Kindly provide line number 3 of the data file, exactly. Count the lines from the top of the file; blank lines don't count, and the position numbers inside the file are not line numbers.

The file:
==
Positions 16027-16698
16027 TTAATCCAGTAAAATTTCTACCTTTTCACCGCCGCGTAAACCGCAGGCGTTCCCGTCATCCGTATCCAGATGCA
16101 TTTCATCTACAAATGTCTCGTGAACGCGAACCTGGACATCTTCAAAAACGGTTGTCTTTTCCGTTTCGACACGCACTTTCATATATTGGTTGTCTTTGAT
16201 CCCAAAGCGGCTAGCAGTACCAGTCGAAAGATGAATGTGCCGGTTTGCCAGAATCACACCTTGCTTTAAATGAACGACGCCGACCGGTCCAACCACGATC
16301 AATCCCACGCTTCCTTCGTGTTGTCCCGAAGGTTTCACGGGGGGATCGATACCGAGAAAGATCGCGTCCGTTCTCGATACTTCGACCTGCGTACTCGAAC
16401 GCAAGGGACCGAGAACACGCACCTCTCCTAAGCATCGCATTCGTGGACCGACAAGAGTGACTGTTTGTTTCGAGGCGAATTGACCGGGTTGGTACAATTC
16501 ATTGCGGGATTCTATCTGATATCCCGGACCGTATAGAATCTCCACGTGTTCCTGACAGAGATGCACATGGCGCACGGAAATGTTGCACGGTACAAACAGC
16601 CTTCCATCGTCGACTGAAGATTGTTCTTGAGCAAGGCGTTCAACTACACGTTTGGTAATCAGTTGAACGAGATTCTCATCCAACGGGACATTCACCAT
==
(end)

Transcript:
16101 TTTCATCTACAAATGTCTCGTGAACGCGAACCTGGACATCTTCAAAAACGGTTGTCTTTTCCGTTTCGACACGCACTTTCATATATTGGTTGTCTTTGAT